Background and aimsVaporized nicotine products (VNPs) can vary in important characteristics including size, shape, flavor and nicotine yield. We examined whether complex interactions among these characteristics could affect smokers' VNP perceptions and usage patterns.
DesignA within-subject randomized cross-over trial.
SettingRoswell Park Comprehensive Cancer Center, Buffalo, NY, USA.
ParticipantsEighteen daily cigarette smokers.
MeasurementsParticipants attended eight weekly visits during which they sampled six different VNPs (disposable, rechargeable, eGO, mod, e-Cigar and e-Pipe) with tobacco-flavored e-liquid. Prior to device use, participants completed product-ranking questionnaires. Participants completed controlled puffing sessions during each of the six trials, after which satisfaction questionnaires were completed and blood samples were taken.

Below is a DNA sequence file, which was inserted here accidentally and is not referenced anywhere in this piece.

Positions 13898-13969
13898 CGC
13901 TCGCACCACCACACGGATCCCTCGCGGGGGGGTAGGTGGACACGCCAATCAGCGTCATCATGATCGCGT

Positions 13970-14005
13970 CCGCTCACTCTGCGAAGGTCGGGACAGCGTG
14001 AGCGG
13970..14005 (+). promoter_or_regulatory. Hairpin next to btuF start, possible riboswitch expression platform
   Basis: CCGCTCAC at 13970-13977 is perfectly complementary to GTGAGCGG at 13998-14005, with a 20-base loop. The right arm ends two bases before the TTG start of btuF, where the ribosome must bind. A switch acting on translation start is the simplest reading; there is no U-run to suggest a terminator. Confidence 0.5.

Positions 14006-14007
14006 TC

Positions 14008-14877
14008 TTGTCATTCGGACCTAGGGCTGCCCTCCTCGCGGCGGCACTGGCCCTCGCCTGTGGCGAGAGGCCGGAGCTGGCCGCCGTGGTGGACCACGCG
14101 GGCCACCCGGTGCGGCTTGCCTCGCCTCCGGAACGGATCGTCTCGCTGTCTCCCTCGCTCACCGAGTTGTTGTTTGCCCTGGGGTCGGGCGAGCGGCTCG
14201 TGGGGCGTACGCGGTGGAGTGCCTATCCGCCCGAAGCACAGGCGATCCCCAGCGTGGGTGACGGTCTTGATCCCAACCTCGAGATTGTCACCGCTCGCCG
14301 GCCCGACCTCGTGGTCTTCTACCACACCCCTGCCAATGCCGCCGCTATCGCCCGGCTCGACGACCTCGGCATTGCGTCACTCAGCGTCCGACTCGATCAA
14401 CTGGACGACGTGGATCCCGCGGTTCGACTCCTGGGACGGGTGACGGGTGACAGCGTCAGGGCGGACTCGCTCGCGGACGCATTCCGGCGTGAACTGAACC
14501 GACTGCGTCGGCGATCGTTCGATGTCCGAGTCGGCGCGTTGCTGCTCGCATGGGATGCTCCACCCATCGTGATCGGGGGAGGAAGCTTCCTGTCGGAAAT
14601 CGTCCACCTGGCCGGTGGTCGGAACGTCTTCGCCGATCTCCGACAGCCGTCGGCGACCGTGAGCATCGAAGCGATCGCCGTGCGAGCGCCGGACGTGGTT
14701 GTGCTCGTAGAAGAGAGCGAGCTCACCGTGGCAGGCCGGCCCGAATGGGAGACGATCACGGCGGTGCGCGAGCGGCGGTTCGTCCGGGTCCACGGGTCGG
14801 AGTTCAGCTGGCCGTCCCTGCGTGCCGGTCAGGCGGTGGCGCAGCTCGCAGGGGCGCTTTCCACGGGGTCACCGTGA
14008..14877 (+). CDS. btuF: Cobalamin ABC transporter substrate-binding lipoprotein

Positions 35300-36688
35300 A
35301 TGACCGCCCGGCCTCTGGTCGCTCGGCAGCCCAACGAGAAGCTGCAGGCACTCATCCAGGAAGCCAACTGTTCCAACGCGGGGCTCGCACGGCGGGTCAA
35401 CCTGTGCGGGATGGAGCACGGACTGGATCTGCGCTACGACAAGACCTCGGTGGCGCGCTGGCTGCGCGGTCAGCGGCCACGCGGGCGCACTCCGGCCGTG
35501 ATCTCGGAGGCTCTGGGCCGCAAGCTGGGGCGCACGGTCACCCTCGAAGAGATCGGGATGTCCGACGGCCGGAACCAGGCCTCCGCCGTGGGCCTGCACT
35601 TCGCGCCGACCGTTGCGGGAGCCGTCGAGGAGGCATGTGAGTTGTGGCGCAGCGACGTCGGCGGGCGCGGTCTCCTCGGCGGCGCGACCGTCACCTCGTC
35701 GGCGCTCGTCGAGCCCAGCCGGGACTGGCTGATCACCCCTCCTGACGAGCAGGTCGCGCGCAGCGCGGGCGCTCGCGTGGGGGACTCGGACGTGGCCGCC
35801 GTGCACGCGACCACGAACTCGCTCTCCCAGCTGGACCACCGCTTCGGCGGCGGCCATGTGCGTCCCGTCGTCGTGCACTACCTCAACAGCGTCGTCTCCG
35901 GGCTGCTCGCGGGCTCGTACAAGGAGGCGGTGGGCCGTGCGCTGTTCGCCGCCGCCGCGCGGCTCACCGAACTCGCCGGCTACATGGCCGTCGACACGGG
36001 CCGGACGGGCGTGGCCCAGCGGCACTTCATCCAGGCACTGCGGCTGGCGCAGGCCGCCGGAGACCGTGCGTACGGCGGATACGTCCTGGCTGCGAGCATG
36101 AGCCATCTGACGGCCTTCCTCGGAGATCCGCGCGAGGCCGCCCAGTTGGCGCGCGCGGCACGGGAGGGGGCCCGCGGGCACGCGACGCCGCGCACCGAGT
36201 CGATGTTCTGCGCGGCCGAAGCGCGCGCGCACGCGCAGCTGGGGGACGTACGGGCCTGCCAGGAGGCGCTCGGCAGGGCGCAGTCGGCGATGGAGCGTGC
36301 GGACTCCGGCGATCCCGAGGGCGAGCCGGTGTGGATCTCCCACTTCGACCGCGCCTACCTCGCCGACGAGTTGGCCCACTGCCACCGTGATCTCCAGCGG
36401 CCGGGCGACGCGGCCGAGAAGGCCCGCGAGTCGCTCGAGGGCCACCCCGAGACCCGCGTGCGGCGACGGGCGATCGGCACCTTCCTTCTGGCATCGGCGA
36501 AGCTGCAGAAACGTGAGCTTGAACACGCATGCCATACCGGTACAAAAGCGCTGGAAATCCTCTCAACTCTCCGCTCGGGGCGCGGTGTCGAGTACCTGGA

FindingsInitial perceptions showed that the smallest device (disposable) was ranked as safer compared with a larger device (e-Pipe) (P < 0.05). Participants rated the eGO and mod devices higher on satisfaction and enjoyment from use, taste, pleasantness, harshness ('throat hit') and speed of effect, but lower on perceived health risk and embarrassment from use (P < 0.05). All devices had a lower Cmax than the combustible cigarette (P < 0.05), but there were differences among devices (P < 0.05). The mod, e-Pipe and eGO provided the highest amount of perceived smoking urge relief, and this correlated strongly with Cmax across all devices (R2 = 0.8614, P = 0.007). The perceived speed of urge relief was not correlated with Tmax (R2 = 0.0035, P = 0.911) CONCLUSIONS: Daily cigarette smokers testing six types of vaporized nicotine products (VNPs) reported that they varied in taste, amount of withdrawal relief, harshness, embarrassment from use, perceived health risk and subjective and objective nicotine delivery. The eGO and mod models have properties that may make them most effective for cigarette substitution among smokers who intend to switch to a VNP.